Scientists at The University of Manchester have made an important new discovery about the brain's immune system that could lead to potential new treatments for stroke and other related conditions.
Inflammation is activated in the brain after a stroke, but rather than aiding recovery it actually causes and worsens damage. That damage can be devastating. In fact, stroke is responsible for 10% of deaths worldwide and is the leading cause of disability.
Therefore, understanding how inflammation is regulated in the brain is vital for the development of drugs to limit the damage triggered by a stroke.
Dr David Brough from the Faculty of Life Sciences, working alongside colleagues including Professors Dame Nancy Rothwell and Stuart Allan, has studied the role of inflammasomes in stroke. These inflammasomes are large protein complexes essential for the production of the inflammatory protein interleukin-1. Interleukin-1 has many roles in the body, and contributes to cell death in the brain following a stroke.
Dr Brough explains: "Very little is known about how inflammasomes might be involved in brain injury. Therefore we began by studying the most well researched inflammasome NLRP3, which is known to be activated when the body is injured. Surprisingly we found that this was not involved in inflammation and damage in the brain caused by stroke, even though drugs are being developed to block this to treat Alzheimer's disease."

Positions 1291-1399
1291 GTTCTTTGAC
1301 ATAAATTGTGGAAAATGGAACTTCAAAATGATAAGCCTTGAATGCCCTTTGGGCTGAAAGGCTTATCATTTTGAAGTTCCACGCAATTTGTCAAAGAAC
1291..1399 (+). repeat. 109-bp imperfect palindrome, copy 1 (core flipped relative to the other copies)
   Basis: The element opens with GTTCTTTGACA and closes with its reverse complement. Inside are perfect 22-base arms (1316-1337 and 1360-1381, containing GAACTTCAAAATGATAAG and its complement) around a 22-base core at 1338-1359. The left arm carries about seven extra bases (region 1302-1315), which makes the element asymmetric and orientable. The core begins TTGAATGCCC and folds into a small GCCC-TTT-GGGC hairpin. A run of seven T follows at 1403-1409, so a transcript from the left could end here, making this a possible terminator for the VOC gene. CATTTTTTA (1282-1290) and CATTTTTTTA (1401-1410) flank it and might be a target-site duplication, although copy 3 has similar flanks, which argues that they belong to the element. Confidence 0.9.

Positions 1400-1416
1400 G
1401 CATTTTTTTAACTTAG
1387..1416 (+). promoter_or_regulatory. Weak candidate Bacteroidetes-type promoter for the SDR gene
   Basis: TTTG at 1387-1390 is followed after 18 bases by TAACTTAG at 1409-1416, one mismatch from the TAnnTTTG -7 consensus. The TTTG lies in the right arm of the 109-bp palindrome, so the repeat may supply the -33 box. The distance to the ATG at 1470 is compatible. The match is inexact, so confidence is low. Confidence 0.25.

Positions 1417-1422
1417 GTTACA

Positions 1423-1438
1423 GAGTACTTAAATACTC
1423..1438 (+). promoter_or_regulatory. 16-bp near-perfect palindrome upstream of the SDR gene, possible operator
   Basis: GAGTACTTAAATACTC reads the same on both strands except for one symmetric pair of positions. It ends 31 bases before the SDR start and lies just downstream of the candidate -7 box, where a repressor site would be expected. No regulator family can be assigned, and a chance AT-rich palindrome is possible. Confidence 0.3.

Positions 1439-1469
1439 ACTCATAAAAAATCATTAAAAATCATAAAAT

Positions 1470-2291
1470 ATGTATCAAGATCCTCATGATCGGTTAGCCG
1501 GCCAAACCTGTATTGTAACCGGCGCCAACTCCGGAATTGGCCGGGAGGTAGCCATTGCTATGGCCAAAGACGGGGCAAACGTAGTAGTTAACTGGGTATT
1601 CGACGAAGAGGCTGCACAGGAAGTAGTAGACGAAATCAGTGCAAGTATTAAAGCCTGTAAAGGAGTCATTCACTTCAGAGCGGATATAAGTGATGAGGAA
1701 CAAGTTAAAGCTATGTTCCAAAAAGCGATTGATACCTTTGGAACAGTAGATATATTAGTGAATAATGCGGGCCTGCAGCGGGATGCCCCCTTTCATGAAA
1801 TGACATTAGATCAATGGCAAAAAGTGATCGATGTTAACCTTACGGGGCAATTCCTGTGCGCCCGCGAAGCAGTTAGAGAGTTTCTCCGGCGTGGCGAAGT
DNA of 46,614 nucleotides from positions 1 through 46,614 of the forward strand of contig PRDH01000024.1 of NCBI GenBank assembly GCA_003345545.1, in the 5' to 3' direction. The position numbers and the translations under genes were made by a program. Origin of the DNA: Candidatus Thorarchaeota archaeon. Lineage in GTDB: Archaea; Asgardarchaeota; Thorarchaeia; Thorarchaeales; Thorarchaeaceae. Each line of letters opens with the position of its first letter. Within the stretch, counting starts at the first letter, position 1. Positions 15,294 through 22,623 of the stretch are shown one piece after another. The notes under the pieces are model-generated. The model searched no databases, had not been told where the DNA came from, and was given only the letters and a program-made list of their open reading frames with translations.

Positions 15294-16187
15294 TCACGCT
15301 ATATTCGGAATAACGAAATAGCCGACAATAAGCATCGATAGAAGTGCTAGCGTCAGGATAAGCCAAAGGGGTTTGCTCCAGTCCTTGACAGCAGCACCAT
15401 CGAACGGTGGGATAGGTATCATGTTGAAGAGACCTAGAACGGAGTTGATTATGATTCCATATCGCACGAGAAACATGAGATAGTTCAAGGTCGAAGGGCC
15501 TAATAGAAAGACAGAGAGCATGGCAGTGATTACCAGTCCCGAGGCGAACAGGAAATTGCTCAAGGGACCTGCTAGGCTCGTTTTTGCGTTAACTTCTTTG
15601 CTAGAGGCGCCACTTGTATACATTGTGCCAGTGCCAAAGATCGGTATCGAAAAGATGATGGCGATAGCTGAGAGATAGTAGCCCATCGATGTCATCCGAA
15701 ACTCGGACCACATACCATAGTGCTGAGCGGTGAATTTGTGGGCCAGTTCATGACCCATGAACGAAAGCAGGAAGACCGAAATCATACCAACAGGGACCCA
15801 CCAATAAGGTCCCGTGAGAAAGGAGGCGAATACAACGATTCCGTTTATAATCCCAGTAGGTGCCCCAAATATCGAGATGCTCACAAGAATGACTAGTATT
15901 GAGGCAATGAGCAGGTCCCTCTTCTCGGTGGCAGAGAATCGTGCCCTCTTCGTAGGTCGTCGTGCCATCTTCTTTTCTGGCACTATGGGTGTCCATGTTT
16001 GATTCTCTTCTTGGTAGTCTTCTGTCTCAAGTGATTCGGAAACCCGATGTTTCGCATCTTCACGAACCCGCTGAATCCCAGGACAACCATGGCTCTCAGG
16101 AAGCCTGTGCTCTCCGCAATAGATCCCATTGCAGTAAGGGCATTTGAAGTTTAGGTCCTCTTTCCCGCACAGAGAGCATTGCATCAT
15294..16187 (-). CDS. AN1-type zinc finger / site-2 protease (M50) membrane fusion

Further studies using experimental models of stroke demonstrated that it was actually the NLRC4 and AIM2 inflammasomes that contribute to brain injury, rather than NLRP3.
This discovery was unexpected, since NLRC4, was only known to fight infections and yet Dr Brough and colleagues found that it caused injury in the brain. This new discovery will help the Manchester researchers discover more about how inflammation is involved in brain injury and develop new drugs for the treatment of stroke.
The research was funded by the Wellcome Trust and Medical Research Council and has been published in PNAS.
As well as identifying new targets for potential drug treatments for stroke Dr Brough points out how little we currently know about how the immune system works in the brain.
He says: "We know very little about how the immune system is regulated in the brain. However, its important we understand this since it contributes to disease and injury. For example, in addition to stroke, Alzheimer's disease has an inflammatory aspect and even depression may be driven by inflammation."
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